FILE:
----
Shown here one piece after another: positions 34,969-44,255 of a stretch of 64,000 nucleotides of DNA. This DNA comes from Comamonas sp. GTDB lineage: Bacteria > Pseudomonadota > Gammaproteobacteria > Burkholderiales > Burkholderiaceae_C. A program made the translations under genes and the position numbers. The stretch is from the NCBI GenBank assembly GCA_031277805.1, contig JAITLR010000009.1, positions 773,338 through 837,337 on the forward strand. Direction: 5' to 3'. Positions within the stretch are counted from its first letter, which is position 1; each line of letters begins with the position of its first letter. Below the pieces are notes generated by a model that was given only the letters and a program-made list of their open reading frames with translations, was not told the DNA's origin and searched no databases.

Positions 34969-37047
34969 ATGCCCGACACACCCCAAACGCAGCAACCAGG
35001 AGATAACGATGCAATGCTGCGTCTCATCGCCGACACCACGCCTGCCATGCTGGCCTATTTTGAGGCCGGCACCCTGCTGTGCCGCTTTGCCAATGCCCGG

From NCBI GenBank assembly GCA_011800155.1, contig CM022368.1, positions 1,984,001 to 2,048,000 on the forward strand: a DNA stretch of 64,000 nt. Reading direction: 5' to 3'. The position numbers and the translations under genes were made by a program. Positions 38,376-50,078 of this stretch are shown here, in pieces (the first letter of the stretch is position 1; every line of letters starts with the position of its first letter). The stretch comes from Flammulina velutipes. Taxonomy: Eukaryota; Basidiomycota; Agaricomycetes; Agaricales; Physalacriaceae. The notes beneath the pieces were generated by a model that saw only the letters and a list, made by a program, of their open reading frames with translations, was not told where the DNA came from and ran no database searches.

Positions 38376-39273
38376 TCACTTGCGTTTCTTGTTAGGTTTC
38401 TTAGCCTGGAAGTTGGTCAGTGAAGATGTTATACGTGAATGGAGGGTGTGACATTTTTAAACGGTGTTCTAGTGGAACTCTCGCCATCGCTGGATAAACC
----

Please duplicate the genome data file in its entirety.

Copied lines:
Shown here one piece after another: positions 34,969-44,255 of a stretch of 64,000 nucleotides of DNA. This DNA comes from Comamonas sp. GTDB lineage: Bacteria > Pseudomonadota > Gammaproteobacteria > Burkholderiales > Burkholderiaceae_C. A program made the translations under genes and the position numbers. The stretch is from the NCBI GenBank assembly GCA_031277805.1, contig JAITLR010000009.1, positions 773,338 through 837,337 on the forward strand. Direction: 5' to 3'. Positions within the stretch are counted from its first letter, which is position 1; each line of letters begins with the position of its first letter. Below the pieces are notes generated by a model that was given only the letters and a program-made list of their open reading frames with translations, was not told the DNA's origin and searched no databases.

Positions 34969-37047
34969 ATGCCCGACACACCCCAAACGCAGCAACCAGG
35001 AGATAACGATGCAATGCTGCGTCTCATCGCCGACACCACGCCTGCCATGCTGGCCTATTTTGAGGCCGGCACCCTGCTGTGCCGCTTTGCCAATGCCCGG

From NCBI GenBank assembly GCA_011800155.1, contig CM022368.1, positions 1,984,001 to 2,048,000 on the forward strand: a DNA stretch of 64,000 nt. Reading direction: 5' to 3'. The position numbers and the translations under genes were made by a program. Positions 38,376-50,078 of this stretch are shown here, in pieces (the first letter of the stretch is position 1; every line of letters starts with the position of its first letter). The stretch comes from Flammulina velutipes. Taxonomy: Eukaryota; Basidiomycota; Agaricomycetes; Agaricales; Physalacriaceae. The notes beneath the pieces were generated by a model that saw only the letters and a list, made by a program, of their open reading frames with translations, was not told where the DNA came from and ran no database searches.

Positions 38376-39273
38376 TCACTTGCGTTTCTTGTTAGGTTTC
38401 TTAGCCTGGAAGTTGGTCAGTGAAGATGTTATACGTGAATGGAGGGTGTGACATTTTTAAACGGTGTTCTAGTGGAACTCTCGCCATCGCTGGATAAACC